Casting Is...


Casting is the term applied to the process of finding the best actors for roles in your movie, whether a short or a feature, for television or broadcast, theatrical distribution or film festival entry. It breaks down into two majors areas: principal and background casting. Let’s look at each.

Principal Casting

Principle casting is all about who has lines and how many. Any character in your movie with lines will need to go through principal casting and have a reading with you, the director. You will want to see choices.
Principle casting is divided into lead roles, supporting roles, Day Players, and Under-Five. Lead roles are evident: the story revolves around your leads and they appear on screen the most. Supporting roles can be in every scene, even as much as a lead, but the story isn’t about them. Supporting roles can be anywhere from more than one day on-set to everyday on-set.

A Day Player is just that: an actor on-set for one day only. You can film everything that character is in on one day, usually just a few scenes, perhaps only one, and not a huge line load. An Under-Five generally means an actor who has under five lines, all in one scene, and who will only be needed half a day. Identify each character in your script when creating your audition notice so actors know for which type of role they are auditioning: a major supporting role with multiple scenes and two weeks on-set, or a two-day role requiring only three days on-set.

Background Casting

Background casting, or extras casting, involve actors who do not speak. If an extra is given a line and therefore noticed in a scene, the extra becomes an upgrade. On union shoots, the upgrade is a bump in pay rate and must be noted. Sometimes non-union extras given an upgrade can become eligible for union standing if they have other union projects they’ve worked on.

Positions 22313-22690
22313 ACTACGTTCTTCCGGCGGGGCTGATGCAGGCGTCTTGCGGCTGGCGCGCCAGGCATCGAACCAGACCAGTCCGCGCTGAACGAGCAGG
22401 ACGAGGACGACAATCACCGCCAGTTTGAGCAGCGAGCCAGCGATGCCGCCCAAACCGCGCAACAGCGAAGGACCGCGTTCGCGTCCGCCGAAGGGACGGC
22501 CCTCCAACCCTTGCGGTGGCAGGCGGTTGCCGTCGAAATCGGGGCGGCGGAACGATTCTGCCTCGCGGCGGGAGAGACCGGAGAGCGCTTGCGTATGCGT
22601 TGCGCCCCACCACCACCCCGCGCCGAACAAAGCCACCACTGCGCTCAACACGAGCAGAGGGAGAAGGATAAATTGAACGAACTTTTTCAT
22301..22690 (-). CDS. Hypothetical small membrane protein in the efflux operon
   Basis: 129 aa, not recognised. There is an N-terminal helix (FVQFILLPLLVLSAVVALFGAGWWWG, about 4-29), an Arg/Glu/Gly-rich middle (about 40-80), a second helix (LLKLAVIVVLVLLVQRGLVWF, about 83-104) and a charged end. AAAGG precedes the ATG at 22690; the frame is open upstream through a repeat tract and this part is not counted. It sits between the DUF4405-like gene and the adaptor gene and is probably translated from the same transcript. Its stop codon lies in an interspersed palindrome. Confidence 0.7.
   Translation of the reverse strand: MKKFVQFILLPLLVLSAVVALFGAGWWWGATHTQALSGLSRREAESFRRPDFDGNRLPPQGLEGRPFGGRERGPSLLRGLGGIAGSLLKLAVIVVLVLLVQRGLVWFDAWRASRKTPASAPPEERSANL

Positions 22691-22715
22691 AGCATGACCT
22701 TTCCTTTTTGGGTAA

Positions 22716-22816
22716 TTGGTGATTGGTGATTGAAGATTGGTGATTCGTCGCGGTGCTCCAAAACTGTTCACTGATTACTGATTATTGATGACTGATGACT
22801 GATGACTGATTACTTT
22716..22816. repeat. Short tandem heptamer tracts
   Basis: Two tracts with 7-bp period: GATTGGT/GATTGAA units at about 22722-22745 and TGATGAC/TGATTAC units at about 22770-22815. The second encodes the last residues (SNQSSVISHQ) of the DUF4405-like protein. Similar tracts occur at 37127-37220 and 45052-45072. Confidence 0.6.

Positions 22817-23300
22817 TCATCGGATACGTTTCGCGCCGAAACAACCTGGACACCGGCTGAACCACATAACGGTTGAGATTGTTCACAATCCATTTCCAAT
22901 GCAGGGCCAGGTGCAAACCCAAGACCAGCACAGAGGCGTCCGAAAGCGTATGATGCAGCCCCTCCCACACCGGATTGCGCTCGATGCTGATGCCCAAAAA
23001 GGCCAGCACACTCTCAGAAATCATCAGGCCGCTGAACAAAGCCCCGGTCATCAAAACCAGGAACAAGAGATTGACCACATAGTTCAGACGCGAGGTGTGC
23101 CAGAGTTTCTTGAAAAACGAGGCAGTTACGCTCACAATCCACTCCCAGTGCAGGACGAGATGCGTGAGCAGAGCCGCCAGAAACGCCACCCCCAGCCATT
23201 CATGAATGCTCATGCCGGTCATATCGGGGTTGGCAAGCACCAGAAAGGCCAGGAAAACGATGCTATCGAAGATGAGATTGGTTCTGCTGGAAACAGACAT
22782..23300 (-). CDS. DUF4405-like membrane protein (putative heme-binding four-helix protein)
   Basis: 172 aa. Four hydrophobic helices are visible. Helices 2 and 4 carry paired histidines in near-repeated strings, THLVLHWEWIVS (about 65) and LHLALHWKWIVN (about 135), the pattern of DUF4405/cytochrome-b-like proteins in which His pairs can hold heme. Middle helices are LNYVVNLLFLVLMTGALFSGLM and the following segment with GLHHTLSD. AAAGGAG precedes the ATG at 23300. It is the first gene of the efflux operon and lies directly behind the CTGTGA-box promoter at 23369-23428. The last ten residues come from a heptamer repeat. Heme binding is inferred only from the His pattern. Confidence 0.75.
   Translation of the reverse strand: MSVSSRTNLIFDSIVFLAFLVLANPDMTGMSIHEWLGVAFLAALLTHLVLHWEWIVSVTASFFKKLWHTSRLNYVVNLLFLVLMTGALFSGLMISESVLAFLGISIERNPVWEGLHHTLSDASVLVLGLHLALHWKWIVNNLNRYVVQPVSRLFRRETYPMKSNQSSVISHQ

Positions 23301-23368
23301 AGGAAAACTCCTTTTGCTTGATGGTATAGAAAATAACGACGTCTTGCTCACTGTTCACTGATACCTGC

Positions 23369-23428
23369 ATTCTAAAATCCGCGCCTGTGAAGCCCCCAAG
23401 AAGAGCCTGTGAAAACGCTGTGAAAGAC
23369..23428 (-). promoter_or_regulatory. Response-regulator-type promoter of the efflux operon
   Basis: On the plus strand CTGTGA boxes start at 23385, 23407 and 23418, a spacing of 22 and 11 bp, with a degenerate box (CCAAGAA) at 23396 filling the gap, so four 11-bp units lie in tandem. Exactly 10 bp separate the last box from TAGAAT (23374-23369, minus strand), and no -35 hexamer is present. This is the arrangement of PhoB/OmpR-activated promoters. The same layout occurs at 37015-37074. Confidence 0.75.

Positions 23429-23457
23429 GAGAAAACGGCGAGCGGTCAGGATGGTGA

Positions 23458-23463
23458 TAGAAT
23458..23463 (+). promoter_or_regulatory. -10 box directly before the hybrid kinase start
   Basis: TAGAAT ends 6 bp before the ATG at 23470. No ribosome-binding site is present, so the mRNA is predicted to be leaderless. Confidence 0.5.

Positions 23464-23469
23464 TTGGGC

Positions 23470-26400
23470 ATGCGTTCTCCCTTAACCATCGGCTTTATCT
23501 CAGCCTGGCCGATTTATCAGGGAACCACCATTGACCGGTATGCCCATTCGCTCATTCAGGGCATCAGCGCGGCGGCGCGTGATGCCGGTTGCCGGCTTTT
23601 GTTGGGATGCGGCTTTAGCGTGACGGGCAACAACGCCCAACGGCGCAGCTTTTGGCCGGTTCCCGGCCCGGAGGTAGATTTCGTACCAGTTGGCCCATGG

If you need many extras, assign someone on your staff to do the hiring or contract with a background casting company. Background casting professionals find everyday people to fill the street scenes, crowds, stadiums filled with cheering fans, roadside rubbernecks at the scene of a crime, and police officers wandering around in the background.

When you get into big-budget Screen Actors Guild (SAG) projects, there will be a quota of how many union extras you need on-set to fulfill your contract. The ratio varies according to the type of contract you are using. If you need a hundred extras, a percentage of them will need to be union and the rest can be non-union. Your local SAG office will negotiate exactly what the ratio should be for your contract. Non-union films have no quote and no limits.


Casting is not about you; it’s about making a great film. Nor is it about hordes of gorgeous people around you seeking approval. While it may feel good, it’s a waste of time. Things casting is not:

…a Party.

During casting sessions, be professional, polite, respectful, and prompt. Also, learn to say no. When someone in your life wants to audition for you, only do so if the person is also right for the role. This will prevent heartache in the future. Ask yourself these questions: Can you fire your best friend for not knowing lines? Will you still love them tomorrow? Keep your friends. Hire actors.

…About Your Ego.

Casting is about finding the perfect actor for the role. Don’t call people in for a favor to audition. Don’t call people who might be right, only those who are right: who fits the character type, communicates well, and can create the person you see in your mind.

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